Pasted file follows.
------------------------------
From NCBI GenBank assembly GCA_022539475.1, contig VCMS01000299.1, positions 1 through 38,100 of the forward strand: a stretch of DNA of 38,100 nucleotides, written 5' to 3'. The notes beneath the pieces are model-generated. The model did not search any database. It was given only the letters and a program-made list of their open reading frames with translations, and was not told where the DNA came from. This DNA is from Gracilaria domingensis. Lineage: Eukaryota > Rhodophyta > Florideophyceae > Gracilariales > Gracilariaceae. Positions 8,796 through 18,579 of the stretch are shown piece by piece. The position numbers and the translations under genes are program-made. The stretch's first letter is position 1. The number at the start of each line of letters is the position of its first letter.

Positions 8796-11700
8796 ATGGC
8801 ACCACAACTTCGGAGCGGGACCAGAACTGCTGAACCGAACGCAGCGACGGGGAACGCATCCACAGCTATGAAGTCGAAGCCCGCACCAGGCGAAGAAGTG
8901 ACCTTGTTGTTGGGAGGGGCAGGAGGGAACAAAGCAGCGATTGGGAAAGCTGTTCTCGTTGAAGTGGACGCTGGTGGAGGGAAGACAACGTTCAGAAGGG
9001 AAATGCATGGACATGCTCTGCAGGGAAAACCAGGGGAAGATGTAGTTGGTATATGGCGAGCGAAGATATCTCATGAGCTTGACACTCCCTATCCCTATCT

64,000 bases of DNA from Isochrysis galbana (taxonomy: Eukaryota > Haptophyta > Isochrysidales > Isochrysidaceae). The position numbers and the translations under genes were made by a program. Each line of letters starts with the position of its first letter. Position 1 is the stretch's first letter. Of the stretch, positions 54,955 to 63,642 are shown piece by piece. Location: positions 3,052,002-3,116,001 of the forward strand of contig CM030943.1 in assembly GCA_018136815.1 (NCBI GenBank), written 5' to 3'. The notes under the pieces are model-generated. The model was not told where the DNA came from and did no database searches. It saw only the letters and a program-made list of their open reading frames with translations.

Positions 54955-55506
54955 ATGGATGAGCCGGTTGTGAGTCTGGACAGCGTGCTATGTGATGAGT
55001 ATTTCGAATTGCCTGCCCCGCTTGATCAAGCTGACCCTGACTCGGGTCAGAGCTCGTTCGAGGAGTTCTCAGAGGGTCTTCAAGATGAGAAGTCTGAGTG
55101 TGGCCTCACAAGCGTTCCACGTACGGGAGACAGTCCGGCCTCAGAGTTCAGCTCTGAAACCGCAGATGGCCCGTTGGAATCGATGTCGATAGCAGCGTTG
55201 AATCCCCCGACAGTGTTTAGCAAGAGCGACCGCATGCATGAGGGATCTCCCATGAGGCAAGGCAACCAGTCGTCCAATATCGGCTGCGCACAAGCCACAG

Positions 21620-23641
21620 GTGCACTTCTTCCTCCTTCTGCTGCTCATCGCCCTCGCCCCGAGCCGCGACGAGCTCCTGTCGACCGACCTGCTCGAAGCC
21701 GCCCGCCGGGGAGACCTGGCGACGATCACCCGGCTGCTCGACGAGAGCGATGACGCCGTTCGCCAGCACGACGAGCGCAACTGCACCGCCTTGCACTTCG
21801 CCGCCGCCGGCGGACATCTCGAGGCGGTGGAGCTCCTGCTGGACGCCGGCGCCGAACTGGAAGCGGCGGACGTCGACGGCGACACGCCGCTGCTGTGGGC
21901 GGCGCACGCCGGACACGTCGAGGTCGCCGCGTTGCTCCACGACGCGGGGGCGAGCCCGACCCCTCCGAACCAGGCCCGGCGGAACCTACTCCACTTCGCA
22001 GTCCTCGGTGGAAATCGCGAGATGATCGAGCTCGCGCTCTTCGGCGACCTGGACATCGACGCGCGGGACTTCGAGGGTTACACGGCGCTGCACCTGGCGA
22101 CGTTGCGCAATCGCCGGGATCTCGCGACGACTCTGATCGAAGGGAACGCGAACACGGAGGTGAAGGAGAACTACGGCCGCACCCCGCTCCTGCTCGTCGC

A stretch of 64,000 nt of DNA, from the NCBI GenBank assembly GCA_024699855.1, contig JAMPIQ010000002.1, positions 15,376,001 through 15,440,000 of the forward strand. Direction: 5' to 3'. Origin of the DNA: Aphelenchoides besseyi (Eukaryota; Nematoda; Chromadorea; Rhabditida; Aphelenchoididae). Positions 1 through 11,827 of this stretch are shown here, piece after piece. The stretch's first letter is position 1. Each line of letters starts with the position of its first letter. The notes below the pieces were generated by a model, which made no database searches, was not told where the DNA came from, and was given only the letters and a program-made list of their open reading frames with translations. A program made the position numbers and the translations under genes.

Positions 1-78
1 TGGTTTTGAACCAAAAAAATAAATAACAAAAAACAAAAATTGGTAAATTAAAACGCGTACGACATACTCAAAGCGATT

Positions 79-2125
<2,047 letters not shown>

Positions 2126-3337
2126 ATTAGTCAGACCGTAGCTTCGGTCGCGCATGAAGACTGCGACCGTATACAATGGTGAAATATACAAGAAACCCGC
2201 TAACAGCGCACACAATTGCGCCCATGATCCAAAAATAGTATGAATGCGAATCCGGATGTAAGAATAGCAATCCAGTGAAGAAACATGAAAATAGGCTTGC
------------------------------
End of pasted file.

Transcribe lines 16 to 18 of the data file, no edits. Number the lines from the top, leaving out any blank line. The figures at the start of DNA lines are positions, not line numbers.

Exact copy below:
21801 CCGCCGCCGGCGGACATCTCGAGGCGGTGGAGCTCCTGCTGGACGCCGGCGCCGAACTGGAAGCGGCGGACGTCGACGGCGACACGCCGCTGCTGTGGGC
21901 GGCGCACGCCGGACACGTCGAGGTCGCCGCGTTGCTCCACGACGCGGGGGCGAGCCCGACCCCTCCGAACCAGGCCCGGCGGAACCTACTCCACTTCGCA
22001 GTCCTCGGTGGAAATCGCGAGATGATCGAGCTCGCGCTCTTCGGCGACCTGGACATCGACGCGCGGGACTTCGAGGGTTACACGGCGCTGCACCTGGCGA